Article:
Friday, March 02, 2018

Born Today In 1905, Out Composer Marc Blitzstein

Marc Blitzstein was born today, March 2, in 1905. He was an innovative composer, lyricist, and librettist. He was a Communist, openly gay (but married a woman), and his life tragically ended in murder. 

He won national attention in 1937 when his pro-union musical The Cradle Will Rock, directed by Orson Welles, was shut down by the Works Progress Administration. In addition to The Cradle Will Rock, he is known for his Off-Broadway translation/adaptation of The Threepenny Opera by Bertolt Brecht and Kurt Weill. 

His works also include the opera Regina, an adaptation of Lillian Hellman's play The Little Foxes; the Broadway musical Juno, based on Seán O'Casey's play Juno and the Paycock; and No for an Answer. He completed translation/adaptations of Brecht's and Weill's musical play Rise and Fall of the City of Mahagonny and of Brecht's play Mother Courage and Her Children with music by Paul Dessau. Blitzstein also composed music for films, such as Surf and Seaweed (1931) and The Spanish Earth (1937), and he contributed two songs to the original 1960 production of Hellman's play Toys in the Attic.

Blitzstein was born in Philadelphia, Pennsylvania. Blitzstein's musical gifts were apparent at an early age; he had performed a Mozart piano concerto by the time he was 7. He went on to study piano with Alexander Siloti (a pupil of Tchaikovsky and Liszt), and made his professional concerto debut with the Philadelphia Orchestra in Liszt's E-flat Piano Concerto when he was 21.

After studying composition at the Curtis Institute of Music, he went to Europe to continue his studies in Berlin with Arnold Schoenberg (with whom he did not get on), and in Paris with Nadia Boulanger (with whom he did). Despite his later political beliefs, he was, in the early years of his career, a self-proclaimed and unrepentant artistic snob, who firmly believed that true art was only for the intellectual elite. He was vociferous in denouncing composers—in particular Respighi, Ravel, and Kurt Weill—who, he felt, debased their standards to reach a wider public.

His works of this period, mostly pianistic vehicles such as the Piano Sonata (1927) and the Piano Concerto (1931) are typical of the Boulanger-influenced products of American modernism — strongly rhythmic (though not influenced by jazz) and described by himself as "wild, dissonant and percussive." These early works were far removed from the Schoenberg style.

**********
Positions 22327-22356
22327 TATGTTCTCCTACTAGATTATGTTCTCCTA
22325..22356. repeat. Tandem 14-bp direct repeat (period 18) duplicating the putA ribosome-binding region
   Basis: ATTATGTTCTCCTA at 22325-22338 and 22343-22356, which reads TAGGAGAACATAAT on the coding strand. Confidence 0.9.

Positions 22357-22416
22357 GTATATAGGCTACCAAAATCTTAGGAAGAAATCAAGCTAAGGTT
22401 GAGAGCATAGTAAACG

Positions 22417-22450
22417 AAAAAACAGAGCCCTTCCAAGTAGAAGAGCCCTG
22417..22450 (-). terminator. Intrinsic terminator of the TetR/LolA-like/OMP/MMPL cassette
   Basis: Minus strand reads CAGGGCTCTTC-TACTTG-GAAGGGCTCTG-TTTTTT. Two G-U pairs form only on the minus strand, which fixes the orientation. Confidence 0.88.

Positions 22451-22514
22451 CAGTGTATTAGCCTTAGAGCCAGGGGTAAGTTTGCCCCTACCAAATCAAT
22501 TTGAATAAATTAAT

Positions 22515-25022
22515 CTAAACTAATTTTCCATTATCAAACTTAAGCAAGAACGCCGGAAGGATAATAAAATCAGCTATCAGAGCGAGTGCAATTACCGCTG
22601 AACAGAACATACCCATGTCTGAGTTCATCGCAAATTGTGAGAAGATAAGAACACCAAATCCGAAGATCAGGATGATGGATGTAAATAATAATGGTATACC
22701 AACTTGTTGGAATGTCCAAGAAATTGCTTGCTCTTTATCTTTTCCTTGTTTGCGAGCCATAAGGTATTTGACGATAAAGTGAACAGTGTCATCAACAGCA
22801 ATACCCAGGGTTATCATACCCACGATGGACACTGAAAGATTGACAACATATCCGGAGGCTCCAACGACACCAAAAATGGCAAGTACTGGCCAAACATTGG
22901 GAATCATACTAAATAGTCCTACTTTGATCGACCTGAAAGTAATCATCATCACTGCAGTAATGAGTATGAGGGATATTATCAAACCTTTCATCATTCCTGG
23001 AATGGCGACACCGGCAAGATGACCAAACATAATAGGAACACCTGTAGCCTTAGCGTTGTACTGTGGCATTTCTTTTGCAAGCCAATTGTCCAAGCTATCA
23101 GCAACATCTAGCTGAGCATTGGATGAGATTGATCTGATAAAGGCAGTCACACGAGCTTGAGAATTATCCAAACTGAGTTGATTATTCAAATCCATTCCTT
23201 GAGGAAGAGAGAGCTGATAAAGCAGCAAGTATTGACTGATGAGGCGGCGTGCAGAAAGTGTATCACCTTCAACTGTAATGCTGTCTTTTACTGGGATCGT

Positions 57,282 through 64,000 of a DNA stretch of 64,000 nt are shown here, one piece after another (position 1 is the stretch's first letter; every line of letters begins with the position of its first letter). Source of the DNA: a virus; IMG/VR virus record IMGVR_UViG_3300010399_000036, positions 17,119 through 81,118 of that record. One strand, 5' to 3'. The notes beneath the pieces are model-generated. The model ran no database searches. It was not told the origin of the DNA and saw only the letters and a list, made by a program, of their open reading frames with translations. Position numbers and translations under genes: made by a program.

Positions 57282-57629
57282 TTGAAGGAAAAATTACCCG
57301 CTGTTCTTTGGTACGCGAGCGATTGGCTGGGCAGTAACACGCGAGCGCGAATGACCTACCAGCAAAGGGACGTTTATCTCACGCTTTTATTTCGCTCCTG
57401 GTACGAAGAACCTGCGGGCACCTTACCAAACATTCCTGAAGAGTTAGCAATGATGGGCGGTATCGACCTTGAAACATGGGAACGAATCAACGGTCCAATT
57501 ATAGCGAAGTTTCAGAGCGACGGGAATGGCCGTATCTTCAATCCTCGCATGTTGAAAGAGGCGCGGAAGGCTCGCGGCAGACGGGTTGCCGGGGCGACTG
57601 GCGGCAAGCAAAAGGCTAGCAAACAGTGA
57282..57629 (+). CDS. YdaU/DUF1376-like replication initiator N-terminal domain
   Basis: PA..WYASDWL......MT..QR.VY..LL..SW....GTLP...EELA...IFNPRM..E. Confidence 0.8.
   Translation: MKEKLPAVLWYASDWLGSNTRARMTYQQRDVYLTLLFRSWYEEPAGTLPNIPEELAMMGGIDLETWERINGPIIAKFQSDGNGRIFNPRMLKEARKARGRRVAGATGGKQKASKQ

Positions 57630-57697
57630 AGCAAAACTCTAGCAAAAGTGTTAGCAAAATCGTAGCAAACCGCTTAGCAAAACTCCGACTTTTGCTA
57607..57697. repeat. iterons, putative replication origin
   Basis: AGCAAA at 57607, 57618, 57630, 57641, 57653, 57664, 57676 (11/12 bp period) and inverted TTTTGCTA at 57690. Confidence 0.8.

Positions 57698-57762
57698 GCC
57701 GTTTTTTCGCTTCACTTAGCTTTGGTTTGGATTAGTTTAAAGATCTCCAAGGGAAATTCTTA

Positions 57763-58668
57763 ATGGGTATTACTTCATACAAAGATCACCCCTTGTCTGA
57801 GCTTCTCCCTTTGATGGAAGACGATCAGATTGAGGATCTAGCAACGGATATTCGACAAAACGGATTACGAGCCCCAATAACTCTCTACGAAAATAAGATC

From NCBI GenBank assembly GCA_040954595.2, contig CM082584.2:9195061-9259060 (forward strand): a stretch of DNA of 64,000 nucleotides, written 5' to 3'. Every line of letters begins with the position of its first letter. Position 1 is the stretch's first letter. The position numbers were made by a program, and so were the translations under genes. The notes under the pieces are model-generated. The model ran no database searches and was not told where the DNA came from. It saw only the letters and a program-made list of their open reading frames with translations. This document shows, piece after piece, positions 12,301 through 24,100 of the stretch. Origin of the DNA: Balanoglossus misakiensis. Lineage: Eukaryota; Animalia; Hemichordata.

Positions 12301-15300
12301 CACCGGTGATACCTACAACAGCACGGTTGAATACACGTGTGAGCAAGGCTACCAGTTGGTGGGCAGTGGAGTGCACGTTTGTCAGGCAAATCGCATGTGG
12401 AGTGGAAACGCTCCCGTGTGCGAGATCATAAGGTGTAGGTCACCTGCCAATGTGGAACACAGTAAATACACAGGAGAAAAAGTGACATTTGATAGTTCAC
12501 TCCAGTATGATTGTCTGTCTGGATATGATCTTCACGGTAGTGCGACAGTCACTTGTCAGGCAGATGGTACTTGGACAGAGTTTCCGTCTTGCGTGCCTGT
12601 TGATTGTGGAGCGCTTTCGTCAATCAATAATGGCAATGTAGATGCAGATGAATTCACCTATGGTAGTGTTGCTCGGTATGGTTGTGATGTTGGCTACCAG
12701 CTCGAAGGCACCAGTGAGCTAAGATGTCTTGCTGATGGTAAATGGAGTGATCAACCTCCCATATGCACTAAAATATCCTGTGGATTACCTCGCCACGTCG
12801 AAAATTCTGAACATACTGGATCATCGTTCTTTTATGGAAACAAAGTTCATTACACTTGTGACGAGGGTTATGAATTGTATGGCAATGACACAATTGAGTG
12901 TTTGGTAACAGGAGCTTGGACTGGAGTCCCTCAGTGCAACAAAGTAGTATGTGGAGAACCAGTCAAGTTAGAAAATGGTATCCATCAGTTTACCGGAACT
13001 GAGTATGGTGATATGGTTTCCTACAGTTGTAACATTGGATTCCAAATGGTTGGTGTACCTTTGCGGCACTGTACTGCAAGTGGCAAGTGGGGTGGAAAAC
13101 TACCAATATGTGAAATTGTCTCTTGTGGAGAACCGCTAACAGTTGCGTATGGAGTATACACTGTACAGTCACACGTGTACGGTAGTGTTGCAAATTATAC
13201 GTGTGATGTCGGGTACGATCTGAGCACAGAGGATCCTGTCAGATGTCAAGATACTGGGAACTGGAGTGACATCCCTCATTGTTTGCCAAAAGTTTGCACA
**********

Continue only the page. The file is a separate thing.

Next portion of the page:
The dramatic premiere of the pro-union The Cradle Will Rock took place at the Venice Theater on June 16, 1937. The cast had been locked out of the Maxine Elliott Theatre by the Works Progress Administration, the government agency which had originally funded the production, so the cast and musicians walked with the audience to the nearby Venice. There, without costumes or sets, they performed the work concert-style, actors and musicians alike, sitting among the audience (to evade union restrictions on their performance) with Blitzstein narrating from the piano. In 1939, Leonard Bernstein led a revival of the play at Harvard, narrating from the piano just as Blitzstein had done. Blitzstein attended the performance, after which he and Bernstein became close friends; Bernstein would later say that Blitzstein's contribution to the American musical theatre was "incalculable".The 1999 film Cradle Will Rock was based on this event, though heavily embellished. In the film, Blitzstein (played by Hank Azaria) is portrayed as gaining inspiration through ghostly appearances by his idol Brecht and his late anorexic wife.

In 1958, Blitzstein was subpoenaed to appear before the U.S. House Committee on Un-American Activities (HUAC). Appearing first in a closed session, Blitzstein admitted his membership in the Communist Party (ending in 1949) and, challenging the right of HUAC to question him at all, refused to name names or cooperate any further. He was recalled for a further public session, but after a day sitting anxiously in a waiting room he was not called to testify.

Blitzstein was openly gay. He wrote to his sister in 1929, regarding prior attempts to suppress or hide his orientation, "it is absurd to assume there are no sins; there are definitely Cardinal sins -- sins against oneself, against one's law. My sin is, has been... the willingness to corrupt my nature." 

His first lover was the conductor Alexander Smallens, with whom he traveled to Europe in 1924. Blitzstein nevertheless married novelist Eva Goldbeck on March 2, 1933. He dedicated a number of works, including Romantic Piece for Orchestra (1930), String Quartet, The Italian (1930), the ballet Cain (1930), and the Serenade for String Quartet (1932) to his wife-to-be. She died of anorexia in 1936, and his grief prompted him to throw himself into the work of creating The Cradle Will Rock.

During a visit to Martinique, at the age of 58, Blitzstein was murdered on January 22, 1964, by three sailors he had picked up in a bar, one of whom he was said to have propositioned. 

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